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House panel demands answers about Jeffrey Epstein's death from prisons chief

The lawmakers said that Epstein's death "has allowed the deceased to ultimately evade facing justice."
Image: House Judiciary Committee Votes On Whether To Hold Attorney General Barr In Contempt Of Congress
House Judiciary Committee Chairman Jerry Nadler (D-NY) and ranking member Rep. Doug Collins (R-GA) talk during a mark-up hearing in the Rayburn House Office Building on May 8, 2019.Chip Somodevilla / Getty Images file

The top Democrat and Republican on the House Judiciary Committee sent a detailed letter on Monday to the head of the federal prisons bureau demanding answers about the circumstances of Jeffrey Epstein's death while in custody.

Chairman of the House Judiciary Committee Jerry Nadler, D-N.Y., and Ranking Member Doug Collins, R-Ga., sent a letter to Hugh Hurwitz, the acting director of the Bureau of Prisons, requesting answers to 23 questions about the agency's intake protocol and suicide prevention program for inmates after Epstein was found dead by apparent suicide in his cell on Saturday.

"The apparent suicide of this high-profile and—if allegations are proven to be accurate—particularly reprehensible individual while in the federal government’s custody demonstrates severe miscarriages of or deficiencies in inmate protocol and has allowed the deceased to ultimately evade facing justice," the two lawmakers said, adding that they also have concerns about justice for Epstein's alleged victims.

"Any victims of Mr. Epstein’s actions will forever be denied proper recourse and the scintilla of recompense our justice system can provide in the face of such alleged atrocities; the competency and rigor of our criminal justice system has been marred by this apparent oversight."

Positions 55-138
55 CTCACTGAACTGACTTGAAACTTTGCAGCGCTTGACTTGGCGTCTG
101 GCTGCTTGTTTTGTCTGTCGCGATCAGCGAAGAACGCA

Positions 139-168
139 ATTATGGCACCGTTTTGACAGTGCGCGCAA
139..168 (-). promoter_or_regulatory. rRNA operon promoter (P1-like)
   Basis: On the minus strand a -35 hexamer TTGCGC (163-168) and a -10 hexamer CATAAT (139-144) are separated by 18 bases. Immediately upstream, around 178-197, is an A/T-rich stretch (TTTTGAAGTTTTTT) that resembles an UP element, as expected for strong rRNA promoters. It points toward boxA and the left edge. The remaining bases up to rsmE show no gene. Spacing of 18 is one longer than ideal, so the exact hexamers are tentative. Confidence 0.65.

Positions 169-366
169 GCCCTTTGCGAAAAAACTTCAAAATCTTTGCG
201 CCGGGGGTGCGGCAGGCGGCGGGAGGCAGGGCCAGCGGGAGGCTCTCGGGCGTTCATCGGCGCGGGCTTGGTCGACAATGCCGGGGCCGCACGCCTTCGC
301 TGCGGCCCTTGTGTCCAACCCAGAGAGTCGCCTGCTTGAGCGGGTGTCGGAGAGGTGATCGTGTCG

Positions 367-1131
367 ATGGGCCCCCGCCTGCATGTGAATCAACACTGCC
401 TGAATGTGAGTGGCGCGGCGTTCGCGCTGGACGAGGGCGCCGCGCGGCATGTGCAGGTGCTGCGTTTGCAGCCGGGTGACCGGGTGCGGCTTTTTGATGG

The two lawmakers demanded to know how the bureau implements its suicide prevention program, if Epstein's mental health was evaluated during the intake process, how he was housed, why he was taken off of suicide watch, the number of correctional officers assigned to monitor him and the frequency and nature of check-ins, among other questions. Hurwitz has until August 21 to respond.

Epstein, 66, was in his federal jail cell at the Metropolitan Correctional Center in New York and was found unresponsive at around 6:30 a.m. ET. on Saturday. He was not on suicide watch at the time of his death. Authorities are treating it as an apparent suicide.

Attorney General William Barr said he was "appalled" at the situation and said he has consulted with the Justice Department's inspector general, who is opening an investigation into the circumstances. "Mr. Epstein's death raises serious questions that must be answered," Barr said.

Epstein's death after he was found injured in a fetal position and semiconscious with marks on his neck roughly two weeks ago at the federal prison in Manhattan. Epstein was placed on suicide watch but later taken off and placed in a special housing unit. The FBI is also opening an investigation into the circumstances surrounding his death.

Corrections officers in Epstein's housing unit are supposed to check on inmates every 30 minutes or so, but a source familiar with the investigation told NBC News that "a number of hours" elapsed between checks of Epstein's cell.

Epstein was arrested July 6 in Teterboro, New Jersey, and was charged with one count of sex trafficking conspiracy and one count of sex trafficking. Other lawmakers on both sides have also demanded answers from prison and justice department officials.